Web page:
The religions I’ve explored all have central figures that faced a period of deprivation. Jesus retreated to the Judean Desert for 40 days, consuming nothing but water. The Jews experienced 40 years of isolation and adversity in the desert. Guatama Siddartha sat for 49 days under a Bodhi tree. In each case, this time of hardship is an essential component of the story. It precedes a breakthrough, a vital step before a vision is clarified, the homeland is reached, or enlightenment is achieved. The suffering is designed to purify and to prove. It forges the key actors into who they are supposed to become: Christ, Israel, Buddha.
I didn’t go anywhere, but Ramadan had brought the trial to me. I had walked through a desert of my own creation for 30 days. I had spent hours with my cheek against the bathroom floor. I went days with dogs as my only company. I shed copious tears. I came face to face with despair. I emerged, several pounds lighter and a bit weary. But I was tougher and more fearless.
After Ramadan, I redoubled my efforts to find a mentor who could help me with the practical aspects of Muslim worship. This time, I emailed my appeal to the president of the Muslim Student Association on campus. I explained a little about myself, that I was exploring religion, and that I was looking for someone to teach me to perform the daily prayers. Then, just in case he wasn’t sure I meant business, I wrote that I had completed the most recent Ramadan. He wrote back immediately. Within a week, I had plans to meet a female graduate student from Egypt.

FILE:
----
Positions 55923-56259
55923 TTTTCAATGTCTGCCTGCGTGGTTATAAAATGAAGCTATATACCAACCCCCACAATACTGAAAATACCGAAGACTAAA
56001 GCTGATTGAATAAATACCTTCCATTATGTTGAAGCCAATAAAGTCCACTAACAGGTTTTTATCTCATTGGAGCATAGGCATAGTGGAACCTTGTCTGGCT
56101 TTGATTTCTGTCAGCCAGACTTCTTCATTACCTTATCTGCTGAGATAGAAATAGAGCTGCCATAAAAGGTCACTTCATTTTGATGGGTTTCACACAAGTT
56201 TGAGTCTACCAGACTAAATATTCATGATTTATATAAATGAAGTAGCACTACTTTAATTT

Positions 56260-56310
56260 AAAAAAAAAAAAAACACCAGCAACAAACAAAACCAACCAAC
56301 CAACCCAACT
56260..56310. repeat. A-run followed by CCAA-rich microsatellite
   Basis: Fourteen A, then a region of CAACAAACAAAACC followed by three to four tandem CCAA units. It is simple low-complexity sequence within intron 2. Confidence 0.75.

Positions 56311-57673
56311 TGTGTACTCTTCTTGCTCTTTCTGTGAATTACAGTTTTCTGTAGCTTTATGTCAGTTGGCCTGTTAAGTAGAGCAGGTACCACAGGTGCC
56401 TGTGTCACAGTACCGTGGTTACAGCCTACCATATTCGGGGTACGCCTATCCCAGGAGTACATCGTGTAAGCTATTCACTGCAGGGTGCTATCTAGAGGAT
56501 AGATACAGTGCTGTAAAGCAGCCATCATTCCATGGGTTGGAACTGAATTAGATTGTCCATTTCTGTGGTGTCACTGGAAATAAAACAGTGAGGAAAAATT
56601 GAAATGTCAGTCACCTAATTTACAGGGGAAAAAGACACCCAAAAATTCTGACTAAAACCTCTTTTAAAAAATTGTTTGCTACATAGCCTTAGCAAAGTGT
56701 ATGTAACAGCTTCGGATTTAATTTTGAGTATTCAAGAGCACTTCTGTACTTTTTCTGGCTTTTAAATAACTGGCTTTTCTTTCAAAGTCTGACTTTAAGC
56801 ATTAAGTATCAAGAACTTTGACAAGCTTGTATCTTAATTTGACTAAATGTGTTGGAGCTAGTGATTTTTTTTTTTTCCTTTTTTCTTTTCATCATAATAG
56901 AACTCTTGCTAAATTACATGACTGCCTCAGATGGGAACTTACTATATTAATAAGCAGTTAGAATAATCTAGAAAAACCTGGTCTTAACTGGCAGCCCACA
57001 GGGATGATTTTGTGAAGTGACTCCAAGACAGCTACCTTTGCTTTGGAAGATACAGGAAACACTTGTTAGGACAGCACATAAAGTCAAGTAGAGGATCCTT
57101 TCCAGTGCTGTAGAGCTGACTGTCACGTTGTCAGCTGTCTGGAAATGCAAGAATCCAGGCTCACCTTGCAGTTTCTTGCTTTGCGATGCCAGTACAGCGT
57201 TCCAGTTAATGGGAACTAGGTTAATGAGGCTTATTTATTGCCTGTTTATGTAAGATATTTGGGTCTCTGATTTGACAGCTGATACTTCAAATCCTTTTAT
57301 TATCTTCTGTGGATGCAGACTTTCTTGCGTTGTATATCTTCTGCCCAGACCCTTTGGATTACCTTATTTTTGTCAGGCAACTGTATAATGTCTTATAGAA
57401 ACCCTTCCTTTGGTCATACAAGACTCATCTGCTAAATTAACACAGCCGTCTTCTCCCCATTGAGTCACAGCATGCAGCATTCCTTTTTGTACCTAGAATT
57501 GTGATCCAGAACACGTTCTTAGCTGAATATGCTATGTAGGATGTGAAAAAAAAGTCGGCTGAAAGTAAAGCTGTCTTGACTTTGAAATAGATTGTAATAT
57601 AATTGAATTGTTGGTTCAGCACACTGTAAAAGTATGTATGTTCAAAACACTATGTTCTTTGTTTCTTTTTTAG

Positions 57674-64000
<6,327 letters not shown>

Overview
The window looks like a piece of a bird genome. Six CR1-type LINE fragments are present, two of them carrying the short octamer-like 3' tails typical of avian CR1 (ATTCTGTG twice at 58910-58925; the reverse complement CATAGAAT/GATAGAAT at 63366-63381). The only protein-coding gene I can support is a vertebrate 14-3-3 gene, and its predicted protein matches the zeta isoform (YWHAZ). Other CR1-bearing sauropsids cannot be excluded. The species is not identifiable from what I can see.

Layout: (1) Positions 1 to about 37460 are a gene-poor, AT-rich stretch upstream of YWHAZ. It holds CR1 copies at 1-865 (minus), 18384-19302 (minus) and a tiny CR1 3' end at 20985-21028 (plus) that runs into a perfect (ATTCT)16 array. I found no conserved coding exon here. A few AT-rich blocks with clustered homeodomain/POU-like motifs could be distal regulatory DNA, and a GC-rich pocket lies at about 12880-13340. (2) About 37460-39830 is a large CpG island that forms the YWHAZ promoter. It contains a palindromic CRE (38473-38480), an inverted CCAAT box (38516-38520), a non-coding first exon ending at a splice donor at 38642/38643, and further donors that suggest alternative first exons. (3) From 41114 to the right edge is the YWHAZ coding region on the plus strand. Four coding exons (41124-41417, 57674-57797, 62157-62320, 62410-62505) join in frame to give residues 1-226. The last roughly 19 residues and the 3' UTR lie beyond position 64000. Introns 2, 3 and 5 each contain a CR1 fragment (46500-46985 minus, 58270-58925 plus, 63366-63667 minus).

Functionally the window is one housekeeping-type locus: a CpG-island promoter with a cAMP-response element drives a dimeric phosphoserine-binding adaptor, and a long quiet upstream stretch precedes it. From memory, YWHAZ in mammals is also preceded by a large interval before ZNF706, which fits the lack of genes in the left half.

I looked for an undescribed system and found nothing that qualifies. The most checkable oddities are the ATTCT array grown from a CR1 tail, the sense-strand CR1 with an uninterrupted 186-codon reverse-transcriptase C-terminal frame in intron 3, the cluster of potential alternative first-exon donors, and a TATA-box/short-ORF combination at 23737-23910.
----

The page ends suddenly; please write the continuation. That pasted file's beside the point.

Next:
Via email, Mandisa suggested I come to the mosque at 8 pm on Saturday night. I wasn’t sure what to expect—if it would be just the two of us or if I was showing up for an already-planned event. Either way, I wasn’t about to quibble. I told her I’d be there.
I pulled into the parking lot a few minutes early. I had only ever seen one or two cars here and now it was full. People were also arriving on foot. I sat frozen watching for several minutes. I had dressed in what I hoped was appropriate attire: a skirt to my ankles and a long-sleeve shirt. It was the same outfit from my time spent among Orthodox Jews. I had also brought a plain white scarf big enough to cover my hair and hang past my shoulders. I tossed it into my bag just in case. I thought if the circumstances seemed to demand it, I’d drape it loosely over my head. Now I could see that all the women had their heads wrapped tightly. I pulled my scarf out and used my rear view mirror to put it in place. When I was done, I hardly recognized myself.
I finally got out of my car. I noticed an older woman standing nearby, staring at me. She must have watched me struggle with my scarf. She looked like someone’s sweet granny, her ample frame obscured by bundles of fabric, only the precious moon of her face exposed. She smiled and said, “You go this way.” Thank you, I responded and went in the direction she pointed.
The women were streaming toward the back of the building, and the men to the front. I got in line behind a few women and ahead of a couple more. I walked right in and no one said a word. I thought it must look like I belonged—that my attire was communicating the fact that I was a Muslim—and I was suddenly worried. I was donning this garb as a gesture of respect, but now I realized it might also function as misinformation. Were my clothes telling a lie? What I thought I was saying and what I was actually saying weren’t necessarily the same. It was problem I hadn’t considered until now.